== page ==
In the 6th century B.C., Thales of Miletus, a Greek wise man, reasoned that a magnet’s power of attraction was the result of science, not magic.
After that, it was only a matter of time (okay, a few millennia) before magnets turned up in TVs, turbines, computer hard drives, and on the fronts of fridges everywhere. Their stick-to-itiveness—in the form of iron horseshoes, shiny rare-earth bars, or vinyl-coated magnetic sheets—is also helpful for a host of household projects.
Magnets Can Be Used To:
- Locate metal studs in a wall.
- Seal off air-conditioning vents to improve home heating by placing vinyl-coated sheets over the steel register faces.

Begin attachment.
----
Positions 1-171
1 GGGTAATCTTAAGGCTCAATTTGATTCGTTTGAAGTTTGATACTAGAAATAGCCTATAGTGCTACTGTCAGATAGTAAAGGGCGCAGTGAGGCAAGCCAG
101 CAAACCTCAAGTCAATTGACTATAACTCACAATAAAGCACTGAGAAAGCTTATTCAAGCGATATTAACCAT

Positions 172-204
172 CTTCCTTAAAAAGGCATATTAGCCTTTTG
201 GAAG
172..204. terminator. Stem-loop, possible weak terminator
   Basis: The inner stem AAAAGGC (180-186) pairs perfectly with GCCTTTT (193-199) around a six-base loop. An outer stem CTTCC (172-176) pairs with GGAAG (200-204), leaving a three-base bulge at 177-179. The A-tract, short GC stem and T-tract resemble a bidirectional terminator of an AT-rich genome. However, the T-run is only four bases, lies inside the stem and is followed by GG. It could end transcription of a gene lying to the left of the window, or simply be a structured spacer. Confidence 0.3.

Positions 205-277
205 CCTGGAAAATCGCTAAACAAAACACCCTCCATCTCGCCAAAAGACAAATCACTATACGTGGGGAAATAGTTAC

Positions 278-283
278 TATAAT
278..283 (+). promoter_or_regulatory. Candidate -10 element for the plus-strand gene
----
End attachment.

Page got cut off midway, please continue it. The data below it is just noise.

- Hang Polaroids of projects-in-process on the lip of a metal shelf above the workbench.
- Collect nails from a porch repair job that have fallen in the grass.
- Prevent corrosion inside your water heater; a magnet placed on the freshwater intake pipe catches damaging metallic calcium particles before they can get inside.
- Pin blueprints onto the side or hood of the truck.
- Create a bulletin board without the use of tacks, tape, or hooks on walls coated with “magnetized” paint containing metals.
- Protect a tractor’s engine: Ceramic magnets placed in the oil pan will attract steel bits that get into the oil from grinding pistons.
- Fasten steel framing squares to the outside of toolboxes for quick access by gluing magnets to the box sides.
- Clean up metal shavings that have fallen from the bench grinder onto the workshop floor.